Many older adults released to the community are disadvantaged by stigma and lack of access to community resources such as Social Security Income (SSI), housing, and medical care (Maschi & Morrissey, 2012). They also vary in their patterns of persistence and desistance from crime and their pathways to prison (Sampson & Laub, 2003). Older adults involved in the criminal justice system are a highly vulnerable and neglected population. Currently, there are few professions and communities that can solely and adequately address the needs of this population.
Despite the fact that these older adults have committed crimes, some of them heinous, an essential ethical human rights and social justice principle is to 10 “respect the inherent dignity and worth of the person” (UN, 1948), while at the same time attending to societal concerns about public safety and accountability. In the following section, older adults in prison describe the common themes of their differing pathways to prison, the stress related to conditions of confinement, and their concerns over prison reentry/community reintegration.
These narratives were gathered from a variety of sources, including over 200 open-ended survey responses and letters from a regional research study of older adults in prison. Pathways to Prison Many older adults identified one or more factors that influence their pathways to prison. These pathways include the influence of interpersonal trauma and/or family violence, neighborhood effects, structural level oppression (especially as it relates to racial discrimination), a history of mental illness and homelessness, and tragic later life incidents • History of Interpersonal Trauma: A 57-year old risoner wrote that he perceived that his history of interpersonal trauma influenced why he was in prison. He said, “I was sexually assaulted when I was thirteen, I never really trusted anyone after that, tried to ‘get even’ when I was a Marine, but it was pyrrhic victory at a devastating cost to me”. • Family Violence: A 50-year old prisoner described his history of family violence: “I was crippled when I was younger, my family member beat and molested me. I was tied to the basement poles beaten always told over and over again you’re a jail bird just like your father. This was so tightly put into my head it blurred everything I saw”. Neighborhood Effects: A 50-year old prisoner described his neighborhood environment during childhood: He said, “From the sixth grade to the tenth grade I was forced to survive in the madness of the concrete jungle”. 11 • Structural Level Oppression: A 63-year old prisoner wrote about his experience with structural level oppression that placed him at-risk and at odds with the system: “The education I received in the black community was different in content and context than that of whites. What I learned after 12 years of public education was that I was a problem, inferior, uneducatable, and a victim.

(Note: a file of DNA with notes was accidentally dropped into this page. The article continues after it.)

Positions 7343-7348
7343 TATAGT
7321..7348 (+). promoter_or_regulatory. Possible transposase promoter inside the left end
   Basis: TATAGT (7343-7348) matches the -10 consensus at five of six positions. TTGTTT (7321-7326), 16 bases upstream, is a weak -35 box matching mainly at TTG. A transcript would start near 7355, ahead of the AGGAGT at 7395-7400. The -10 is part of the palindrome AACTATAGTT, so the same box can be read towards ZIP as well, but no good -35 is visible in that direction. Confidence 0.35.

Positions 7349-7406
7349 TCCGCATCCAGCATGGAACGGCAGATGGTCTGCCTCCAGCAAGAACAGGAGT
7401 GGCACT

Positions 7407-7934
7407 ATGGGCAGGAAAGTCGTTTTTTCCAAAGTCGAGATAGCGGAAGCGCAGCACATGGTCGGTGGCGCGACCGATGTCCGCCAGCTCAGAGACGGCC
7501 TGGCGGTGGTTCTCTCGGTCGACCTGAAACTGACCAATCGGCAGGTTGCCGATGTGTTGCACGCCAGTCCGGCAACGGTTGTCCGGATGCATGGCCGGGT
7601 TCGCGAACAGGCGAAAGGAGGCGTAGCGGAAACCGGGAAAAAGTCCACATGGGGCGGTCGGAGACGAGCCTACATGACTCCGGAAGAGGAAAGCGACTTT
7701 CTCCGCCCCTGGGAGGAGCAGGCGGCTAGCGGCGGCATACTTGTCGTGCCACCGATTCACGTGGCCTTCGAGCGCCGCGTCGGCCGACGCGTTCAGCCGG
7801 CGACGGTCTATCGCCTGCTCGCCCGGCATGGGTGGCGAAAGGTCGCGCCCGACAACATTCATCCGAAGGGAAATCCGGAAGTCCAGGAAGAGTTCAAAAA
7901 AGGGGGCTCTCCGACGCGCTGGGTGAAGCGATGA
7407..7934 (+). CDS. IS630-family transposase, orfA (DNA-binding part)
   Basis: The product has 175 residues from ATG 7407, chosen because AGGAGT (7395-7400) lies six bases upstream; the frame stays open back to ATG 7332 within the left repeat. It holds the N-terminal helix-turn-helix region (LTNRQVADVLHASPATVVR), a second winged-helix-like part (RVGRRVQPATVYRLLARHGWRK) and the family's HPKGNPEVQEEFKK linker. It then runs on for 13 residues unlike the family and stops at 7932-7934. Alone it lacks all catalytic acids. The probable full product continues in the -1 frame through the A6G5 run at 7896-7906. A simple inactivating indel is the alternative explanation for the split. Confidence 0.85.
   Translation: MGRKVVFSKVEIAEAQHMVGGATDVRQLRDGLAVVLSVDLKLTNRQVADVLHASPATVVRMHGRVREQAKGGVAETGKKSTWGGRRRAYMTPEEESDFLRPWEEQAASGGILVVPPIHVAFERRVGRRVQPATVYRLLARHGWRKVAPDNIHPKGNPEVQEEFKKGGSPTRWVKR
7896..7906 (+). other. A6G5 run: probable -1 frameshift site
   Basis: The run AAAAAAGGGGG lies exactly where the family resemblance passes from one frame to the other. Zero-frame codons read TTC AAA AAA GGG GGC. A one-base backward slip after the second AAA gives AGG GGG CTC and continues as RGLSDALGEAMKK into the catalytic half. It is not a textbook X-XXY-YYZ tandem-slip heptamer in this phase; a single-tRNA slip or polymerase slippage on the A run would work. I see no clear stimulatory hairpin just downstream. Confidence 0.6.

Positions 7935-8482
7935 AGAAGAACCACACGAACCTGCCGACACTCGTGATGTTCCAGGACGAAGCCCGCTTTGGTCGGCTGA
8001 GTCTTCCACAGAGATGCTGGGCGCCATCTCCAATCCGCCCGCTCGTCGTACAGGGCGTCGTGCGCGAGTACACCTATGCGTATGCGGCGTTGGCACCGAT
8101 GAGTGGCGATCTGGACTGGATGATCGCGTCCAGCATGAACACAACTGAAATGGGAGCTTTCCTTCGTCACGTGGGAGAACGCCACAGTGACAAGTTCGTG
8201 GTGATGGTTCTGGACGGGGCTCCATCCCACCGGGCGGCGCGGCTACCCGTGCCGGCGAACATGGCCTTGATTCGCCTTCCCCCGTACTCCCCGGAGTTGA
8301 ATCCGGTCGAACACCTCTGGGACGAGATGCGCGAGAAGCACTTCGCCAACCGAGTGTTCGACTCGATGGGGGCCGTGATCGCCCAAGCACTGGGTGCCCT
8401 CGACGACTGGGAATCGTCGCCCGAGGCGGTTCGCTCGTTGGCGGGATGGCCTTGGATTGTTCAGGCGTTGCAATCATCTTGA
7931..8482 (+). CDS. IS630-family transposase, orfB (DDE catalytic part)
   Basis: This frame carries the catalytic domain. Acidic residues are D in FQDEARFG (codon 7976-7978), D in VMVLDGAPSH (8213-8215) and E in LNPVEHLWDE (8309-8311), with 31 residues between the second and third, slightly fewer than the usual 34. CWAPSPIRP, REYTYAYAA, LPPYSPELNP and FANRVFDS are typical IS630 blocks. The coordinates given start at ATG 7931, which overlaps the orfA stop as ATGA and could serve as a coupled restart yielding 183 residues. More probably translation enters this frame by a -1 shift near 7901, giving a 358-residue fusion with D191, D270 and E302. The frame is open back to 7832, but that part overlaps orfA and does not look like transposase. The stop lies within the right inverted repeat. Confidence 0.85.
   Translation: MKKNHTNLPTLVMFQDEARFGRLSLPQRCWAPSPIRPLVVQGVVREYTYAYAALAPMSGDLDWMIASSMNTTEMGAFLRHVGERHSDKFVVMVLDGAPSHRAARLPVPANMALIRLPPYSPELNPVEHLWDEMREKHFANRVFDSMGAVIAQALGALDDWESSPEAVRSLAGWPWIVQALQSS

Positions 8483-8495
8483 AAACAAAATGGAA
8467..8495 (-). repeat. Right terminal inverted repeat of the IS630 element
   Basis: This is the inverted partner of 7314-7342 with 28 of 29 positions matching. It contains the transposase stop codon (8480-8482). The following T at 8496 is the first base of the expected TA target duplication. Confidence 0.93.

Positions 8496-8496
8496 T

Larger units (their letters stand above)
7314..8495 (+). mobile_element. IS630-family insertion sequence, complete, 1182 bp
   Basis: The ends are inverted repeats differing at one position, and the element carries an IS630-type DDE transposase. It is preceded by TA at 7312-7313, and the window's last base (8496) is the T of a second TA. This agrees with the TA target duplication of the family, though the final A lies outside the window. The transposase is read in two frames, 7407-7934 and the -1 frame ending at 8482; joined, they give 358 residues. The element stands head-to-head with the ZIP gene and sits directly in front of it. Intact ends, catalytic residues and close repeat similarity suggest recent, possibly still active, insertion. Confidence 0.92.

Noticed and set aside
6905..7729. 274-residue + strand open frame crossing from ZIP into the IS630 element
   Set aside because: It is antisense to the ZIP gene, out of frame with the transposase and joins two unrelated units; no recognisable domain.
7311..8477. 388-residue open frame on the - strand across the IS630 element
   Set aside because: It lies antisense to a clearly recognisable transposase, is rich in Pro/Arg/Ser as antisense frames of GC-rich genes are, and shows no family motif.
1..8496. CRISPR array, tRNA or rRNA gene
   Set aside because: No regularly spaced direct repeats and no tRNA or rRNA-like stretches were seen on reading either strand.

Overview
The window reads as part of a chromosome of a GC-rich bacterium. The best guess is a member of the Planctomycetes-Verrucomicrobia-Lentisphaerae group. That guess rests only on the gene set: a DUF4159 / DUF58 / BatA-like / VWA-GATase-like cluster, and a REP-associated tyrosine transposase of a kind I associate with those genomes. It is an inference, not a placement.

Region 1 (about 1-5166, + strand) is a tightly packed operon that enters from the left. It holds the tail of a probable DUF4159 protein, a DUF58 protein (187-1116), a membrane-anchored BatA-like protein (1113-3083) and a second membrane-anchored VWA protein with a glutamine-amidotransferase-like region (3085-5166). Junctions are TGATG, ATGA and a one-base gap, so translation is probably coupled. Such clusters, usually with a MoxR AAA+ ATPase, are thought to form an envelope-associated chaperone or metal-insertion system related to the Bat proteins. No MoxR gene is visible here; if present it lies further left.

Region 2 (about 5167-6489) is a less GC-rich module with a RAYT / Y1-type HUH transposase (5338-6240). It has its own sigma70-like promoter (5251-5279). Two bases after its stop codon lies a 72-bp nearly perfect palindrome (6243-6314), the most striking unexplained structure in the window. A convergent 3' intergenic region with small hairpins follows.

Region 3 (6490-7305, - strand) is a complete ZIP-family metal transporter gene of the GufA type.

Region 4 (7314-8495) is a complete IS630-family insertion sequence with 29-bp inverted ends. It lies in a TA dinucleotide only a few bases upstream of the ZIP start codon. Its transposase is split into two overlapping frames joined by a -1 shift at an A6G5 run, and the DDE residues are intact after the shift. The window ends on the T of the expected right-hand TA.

We (black men) are on the endangered species list. ” • Mental Health and Homelessness: A 52-year old prisoner described his mental health and homelessness as related to his criminal justice involvement. He stated, “I believe my situation is unique for I committed a crime with the intention of getting caught because I was homeless (I suffer from Schizoid Affective Disorder due to a nervous breakdown, loss of job, apartment, car everything…I didn’t want to seek shelter at a homeless shelter or church. I was too ashamed and embarrassed to ask for help from my sister and the three friends I have left in the world.
In prison, now I am somewhat stable (off meds and mental health roster) and healthy and strong again, and getting better. ” • Later Life Tragic Incident: A 62-year old prisoner shared his story of a later life tragic incident that led to his incarceration: He disclosed, “I was a very successful father of 3 kids with a wife to this day I absolutely adore. She is still waiting for me when I get out. I was a Chief Compliance Officer for a brokerage making over $300,000 a year. One night after a night at the racetrack, I got into an accident going the wrong way on the highway. I hit a van head on with four passengers.